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Olympic National Park

(Washington State)


Deep in the heart of Olympic National Park in the northwest corner of Washington State, I feel like I've stepped into technicolor.  Coming from a place of desert landscapes, the vivid colors of green everywhere you cast your gaze almost makes up for the gray skies.  


Because it's constantly damp it seems, everything is oozing with life.  Trees, shrubs, moss, bugs, slugs.  There is water cascading from everywhere and on the entire five mile hike to Olympic Hot Springs and back, the sound of rushing water trailed us.     


Our original intent was to drive the two or so hours to Hoh River Trail to hike through the rainforest that gets about 12 feet of rain a year.  We got derailed by the stunning Elwha River and decided to stay in the Elwha Valley instead.  Which is just as fine, because right where we reached the hot springs was a rainforest, albeit a smaller one, with moss dripping from its branches like melting wax from a candle.  There were thick carpets of moss on rocks that I bet if you slept on one, you wouldn't feel the hard surface at all.  There were fallen trees, collapsed from natural causes, taken over by moss overgrowth, its branches swarmed by micrograsses giving it the appearance of tangled tentacles of octopus huddled in a group hug.      


And the smell of the mountains, the river, the ancient trees, the sulfurous hot springs, of moisture oozing and leaking out of everywhere.  How could one begin to describe that?


I have never in my life felt like I've been swallowed by a rainforest before.  The massive trees, the even bigger mountains, made me bemuse in my smallness and insignificance.  Yet again in the wilderness, relative to the power and grace of nature, I am put in my place.

Boulder Creek Trail

5 miles out and back.  Rivers, waterfalls, wildlife, hot springs.  Bring your swimsuits! 


Elwha River

On August 26, 2014, the last part of Elwha Dam was taken down.  It is the biggest dam removal project in history.   Although some parts of the dam that don't obstruct the river remain, one can appreciate how the Elwha has finally run free after a century.   


Hurricane Ridge

Olympic National Park is predominantly wilderness.  No roads cut through its heart.  One of the rare places accessible by car is Hurricane Ridge, where there is a breathtaking panorama of the Olympic mountains and glaciers (there are supposedly 8 of them).  This seems like National Parks Service's attempt to give the masses access to the beauty of the mountains and the wilderness without requiring that they hike.  The wildflowers in the early summer supposedly will make you feel transported to paradise.  


There are plenty of deer grazing in the alpine meadows in plain sight (how sad!) and if you do see them, say hello, but please, stay away and definitely don't feed them.  Their survival depends on them foraging for their own natural food.  They're not built to digest your processed crap.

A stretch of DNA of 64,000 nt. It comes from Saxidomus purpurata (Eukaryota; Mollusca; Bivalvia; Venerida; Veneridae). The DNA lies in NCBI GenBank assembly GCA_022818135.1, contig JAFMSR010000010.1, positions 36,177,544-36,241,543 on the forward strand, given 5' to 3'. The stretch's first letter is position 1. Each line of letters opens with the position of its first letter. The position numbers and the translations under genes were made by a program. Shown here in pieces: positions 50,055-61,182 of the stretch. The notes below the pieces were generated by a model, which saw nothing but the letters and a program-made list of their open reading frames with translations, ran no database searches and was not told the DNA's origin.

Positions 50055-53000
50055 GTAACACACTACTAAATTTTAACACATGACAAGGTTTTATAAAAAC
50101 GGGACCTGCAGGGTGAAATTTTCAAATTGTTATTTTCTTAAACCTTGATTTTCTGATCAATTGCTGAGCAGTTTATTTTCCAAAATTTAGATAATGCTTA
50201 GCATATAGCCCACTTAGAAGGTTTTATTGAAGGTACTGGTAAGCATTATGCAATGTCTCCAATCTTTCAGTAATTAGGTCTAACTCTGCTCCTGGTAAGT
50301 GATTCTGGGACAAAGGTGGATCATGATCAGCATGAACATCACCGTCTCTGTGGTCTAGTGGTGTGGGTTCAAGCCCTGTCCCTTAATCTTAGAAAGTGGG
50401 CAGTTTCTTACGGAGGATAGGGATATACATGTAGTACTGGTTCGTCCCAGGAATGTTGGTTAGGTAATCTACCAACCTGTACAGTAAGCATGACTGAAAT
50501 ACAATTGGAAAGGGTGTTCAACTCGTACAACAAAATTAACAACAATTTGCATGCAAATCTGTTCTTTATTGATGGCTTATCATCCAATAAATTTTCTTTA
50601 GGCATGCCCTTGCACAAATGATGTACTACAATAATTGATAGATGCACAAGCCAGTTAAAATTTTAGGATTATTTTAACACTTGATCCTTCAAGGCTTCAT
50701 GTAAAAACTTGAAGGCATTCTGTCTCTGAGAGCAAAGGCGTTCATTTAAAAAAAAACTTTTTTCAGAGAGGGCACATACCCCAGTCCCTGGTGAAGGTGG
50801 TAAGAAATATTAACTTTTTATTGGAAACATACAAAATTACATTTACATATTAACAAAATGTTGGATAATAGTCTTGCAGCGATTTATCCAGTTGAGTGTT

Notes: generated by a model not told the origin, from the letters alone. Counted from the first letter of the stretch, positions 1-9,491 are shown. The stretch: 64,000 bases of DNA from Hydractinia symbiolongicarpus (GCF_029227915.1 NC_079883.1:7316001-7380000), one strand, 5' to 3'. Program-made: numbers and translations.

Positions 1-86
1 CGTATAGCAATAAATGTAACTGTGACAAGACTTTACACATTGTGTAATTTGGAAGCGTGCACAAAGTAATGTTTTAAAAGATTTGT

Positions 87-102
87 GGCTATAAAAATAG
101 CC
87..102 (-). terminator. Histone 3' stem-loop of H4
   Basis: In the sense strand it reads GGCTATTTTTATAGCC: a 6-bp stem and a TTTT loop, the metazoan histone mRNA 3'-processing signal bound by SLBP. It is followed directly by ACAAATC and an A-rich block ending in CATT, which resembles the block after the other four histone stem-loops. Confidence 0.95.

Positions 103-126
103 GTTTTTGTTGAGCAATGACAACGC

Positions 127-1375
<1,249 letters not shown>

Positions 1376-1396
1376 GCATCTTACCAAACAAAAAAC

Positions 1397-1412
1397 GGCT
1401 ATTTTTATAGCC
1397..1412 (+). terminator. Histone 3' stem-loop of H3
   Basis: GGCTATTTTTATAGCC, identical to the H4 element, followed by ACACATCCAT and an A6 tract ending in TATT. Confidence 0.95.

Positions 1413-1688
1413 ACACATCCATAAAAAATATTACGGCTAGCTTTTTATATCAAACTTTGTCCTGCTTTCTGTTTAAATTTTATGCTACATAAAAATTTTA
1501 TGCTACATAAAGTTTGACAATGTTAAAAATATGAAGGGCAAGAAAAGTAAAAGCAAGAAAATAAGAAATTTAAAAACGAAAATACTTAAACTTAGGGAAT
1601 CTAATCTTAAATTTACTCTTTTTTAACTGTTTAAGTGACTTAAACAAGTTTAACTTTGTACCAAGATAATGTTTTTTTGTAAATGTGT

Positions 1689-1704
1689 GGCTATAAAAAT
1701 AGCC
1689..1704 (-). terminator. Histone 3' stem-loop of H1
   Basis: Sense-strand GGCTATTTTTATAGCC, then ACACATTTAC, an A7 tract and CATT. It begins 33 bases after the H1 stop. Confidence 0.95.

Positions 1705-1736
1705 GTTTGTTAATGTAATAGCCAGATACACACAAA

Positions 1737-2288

Fly into Seattle/Tacoma.  From there, you can either drive, or drive and shuttle your rental car on a ferry. We went on the Memorial Day weekend and the GPS initially routed us to the get on the ferry.  The lines were a nightmare!  We drove the entire way and once we got out of Tacoma, there really weren't any slowdowns.  The drive took over two hours and was very scenic.  From Seattle, you'll basically trace a U, starting east heading west.  You'll have to go south to Tacoma head west to cross Tacoma Narrows Bridge to Bremerton, then you'll start heading northwest to Port Angeles.  Good driving directions can be found here


Getting there





KOA Port Angeles {80 O'Brien Road, Port Angeles, WA 98362}

For the closest thing to camping without pitching your own tent, or for a short visit on a long weekend, I highly recommend getting a cabin at KOA in Port Angeles.  You will need to bring your own sleeping bags and towels, and you'll have to share bathrooms, but the grounds and facilities are very clean.  The inside is basic - a full bed and a bunk (no linens), a writing desk, a chair, electricity, wifi, and even a plug-in heater (we didn't use it).  Relative to nearby lodges and hotels, at $77/night, we thought it was a bargain.    


Meal Plan


There were a handful of decent looking restaurants in downtown Port Angeles.  Whatever you do though, don't miss Blackbird Cafe on E 8th.  They serve breakfast and lunch, and Stumptown Coffee and it will get you deliciously caffeinated for your hours of hiking!  Post-hike carbo loading calls for Bella Italia where their Pacific Salmon risotto was a winner.  Kokopelli Grill for oysters, soups and salads, and surprisingly good local Cabernet from a winery called Camaraderie!




Postcards from Seattle

June 2, 2015

Chasing Waterfalls at Mount Rainier National Park

June 1, 2015

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